Unnecessary variation in care for pregnant women in the U.S. has resulted in a C-section rate more than three times the World Health Organization recommended rate, as well as higher neonatal mortality rates in the U.S. than in other developed countries.  This labor and delivery team found and addressed unwanted variation in its cost of care for uncomplicated vaginal deliveries and cesarean deliveries. By establishing cost quality goals, redesigning workflow, standardizing supplies, and sharing provider-specific performance data they were able to achieve cost savings and reduce their C-section rate while maintaining 99th percentile patient satisfaction ranking.

 

Master Data Management System Solves Provider Matching Issues

Thomas Donia, RPh - Vice President, Corporate Medical Informatics, AmeriHealth Caritas
Swamy M. Kandan - Director, Enterprise Information Management, AmeriHealth Caritas

Accurate provider information is critical to payer’s day to day business operations, affecting provider directories, claims processing and reimbursement, and compliance.  Differences in operating systems among health systems, and continual changes in provider location and demographic data, may inadvertently result in provider transactions being linked inappropriately, negatively impacting payer operations.  This session will review how a master data management system, which took only three months to install, resolved data quality issues by linking the appropriate transactions across multiple data bases for over 500,000 providers.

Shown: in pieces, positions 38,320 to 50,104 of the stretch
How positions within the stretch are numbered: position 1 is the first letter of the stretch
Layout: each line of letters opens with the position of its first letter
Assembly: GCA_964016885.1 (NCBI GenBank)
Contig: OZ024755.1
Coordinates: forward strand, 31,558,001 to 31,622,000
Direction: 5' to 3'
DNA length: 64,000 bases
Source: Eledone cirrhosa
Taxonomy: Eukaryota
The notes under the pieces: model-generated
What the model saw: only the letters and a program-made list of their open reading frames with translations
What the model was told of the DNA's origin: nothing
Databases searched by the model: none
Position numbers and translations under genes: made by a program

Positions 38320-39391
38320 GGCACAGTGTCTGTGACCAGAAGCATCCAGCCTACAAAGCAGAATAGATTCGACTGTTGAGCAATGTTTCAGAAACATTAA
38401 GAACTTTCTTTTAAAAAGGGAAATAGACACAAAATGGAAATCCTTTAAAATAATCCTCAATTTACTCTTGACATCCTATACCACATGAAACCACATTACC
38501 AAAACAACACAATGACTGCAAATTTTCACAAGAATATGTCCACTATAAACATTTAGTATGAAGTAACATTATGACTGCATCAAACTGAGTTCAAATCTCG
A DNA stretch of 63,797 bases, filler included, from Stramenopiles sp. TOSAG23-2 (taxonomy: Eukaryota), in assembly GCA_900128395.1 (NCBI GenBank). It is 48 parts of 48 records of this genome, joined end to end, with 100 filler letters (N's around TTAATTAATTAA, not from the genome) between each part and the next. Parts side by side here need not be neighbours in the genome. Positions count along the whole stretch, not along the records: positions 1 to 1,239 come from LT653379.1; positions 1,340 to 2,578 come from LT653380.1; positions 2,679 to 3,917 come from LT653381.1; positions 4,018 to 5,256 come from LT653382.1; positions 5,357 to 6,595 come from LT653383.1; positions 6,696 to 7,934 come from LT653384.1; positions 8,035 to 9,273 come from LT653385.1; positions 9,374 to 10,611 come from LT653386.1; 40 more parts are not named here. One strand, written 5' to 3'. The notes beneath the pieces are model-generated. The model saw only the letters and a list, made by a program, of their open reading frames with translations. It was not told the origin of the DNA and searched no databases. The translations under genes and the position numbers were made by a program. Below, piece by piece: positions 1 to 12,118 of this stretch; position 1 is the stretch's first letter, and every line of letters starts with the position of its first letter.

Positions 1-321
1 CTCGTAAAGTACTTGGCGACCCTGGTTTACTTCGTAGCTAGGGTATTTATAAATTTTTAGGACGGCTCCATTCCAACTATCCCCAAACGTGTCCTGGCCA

More Efficient Closing Process Saves Time and Informs Decisions

David Zaccardi, MBA - Senior Director, Client Engagement, Health Catalyst
Bob Alexander - Director, Professional Services, Health Catalyst

There are necessary delays built into every financial closing process to ensure data accuracy and completeness. However, delays past the closing date are not a value-add, and impede the ability to use the financial data to inform organizational and department decisions that can affect the bottom line and efficient operations. Come hear how analytics are being used to shave five business days off this organization’s closing process by leveraging its EDW and integrated data sources.

Risk Stratification–Critical for Effective Care Management

Maryann Vienneau - Program Director, ICMP and Palliative Care, Partners HealthCare
Christine Vogeli, PhD - Director, Evaluation and Research, Center for Population Health, Partners HealthCare

Christine Vogeli, PhD

Director, Evaluation and Research, Center for Population Health, Partners HealthCare